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Re: Figuring out easier readonly interfaces

From: Tab Atkins Jr. <jackalmage@gmail.com>
Date: Thu, 3 Oct 2013 14:06:42 -0700
Message-ID: <CAAWBYDCNBc8y3QNBwnTn6rG4+DFvNd+5TByNb6X0Ay7-=taaQA@mail.gmail.com>
To: "Mark S. Miller" <erights@google.com>
Cc: Allen Wirfs-Brock <allen@wirfs-brock.com>, "Robert O'Callahan" <robert@ocallahan.org>, "public-script-coord@w3.org" <public-script-coord@w3.org>
On Thu, Oct 3, 2013 at 1:55 PM, Mark S. Miller <erights@google.com> wrote:
> On Thu, Oct 3, 2013 at 1:28 PM, Tab Atkins Jr. <jackalmage@gmail.com> wrote:
>> On Thu, Oct 3, 2013 at 12:33 PM, Mark S. Miller <erights@google.com>
>> wrote:
>> > You forgot to name the readonly one -- it specializes DOMRect by
>> > guaranteeing that its instances not provide the ability to mutate the
>> > underlying DOMRect. Given the other names, DOMRectReadOnly or
>> > DOMReadOnlyRec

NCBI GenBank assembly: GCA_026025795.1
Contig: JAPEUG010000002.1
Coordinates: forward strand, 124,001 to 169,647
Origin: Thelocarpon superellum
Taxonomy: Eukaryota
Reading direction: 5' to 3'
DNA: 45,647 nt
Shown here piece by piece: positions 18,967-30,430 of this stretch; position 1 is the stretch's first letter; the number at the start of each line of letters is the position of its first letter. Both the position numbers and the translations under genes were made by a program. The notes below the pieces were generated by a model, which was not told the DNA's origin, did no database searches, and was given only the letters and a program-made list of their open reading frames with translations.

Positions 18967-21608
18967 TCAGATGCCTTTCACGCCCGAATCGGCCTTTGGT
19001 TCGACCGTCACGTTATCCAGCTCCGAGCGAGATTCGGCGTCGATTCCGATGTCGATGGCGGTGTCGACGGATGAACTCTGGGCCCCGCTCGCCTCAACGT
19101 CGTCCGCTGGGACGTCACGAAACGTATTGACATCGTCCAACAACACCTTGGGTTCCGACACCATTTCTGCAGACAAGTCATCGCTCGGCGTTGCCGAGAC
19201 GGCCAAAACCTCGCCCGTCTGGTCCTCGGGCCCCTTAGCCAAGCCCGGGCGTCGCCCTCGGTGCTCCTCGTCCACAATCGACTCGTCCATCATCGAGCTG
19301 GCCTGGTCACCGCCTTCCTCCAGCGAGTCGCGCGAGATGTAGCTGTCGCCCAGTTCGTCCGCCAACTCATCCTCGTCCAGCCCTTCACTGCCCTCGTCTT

>> > (did you really mean to omit the "t"?) seem like fine names for the
>> > readonly
>> > subtype.
>> In Roc's explanation, the readonly one (you can't change the values,
>> but something else might be able to) is the common superclass.  As he
>> argued, I'm pretty sure this satisfies LSP - an immutable class is a
>> valid subclass of a readonly one (you lose nothing, and gain the
>> ability to depend on the values staying constant), and a mutable class
>> is also a valid subclass of a readonly one (again, you lose nothing,
>> but you gain the abiilty to alter the values yourself).
> You lose the inability to mutate. If this inability to mutate was not part
> of the intended contract of the superclass, it should not use the term "read
> only".

I'm not particularly interested in making the name less readable to
make the name *itself* better match LSP.

Received on Thursday, 3 October 2013 21:07:28 UTC

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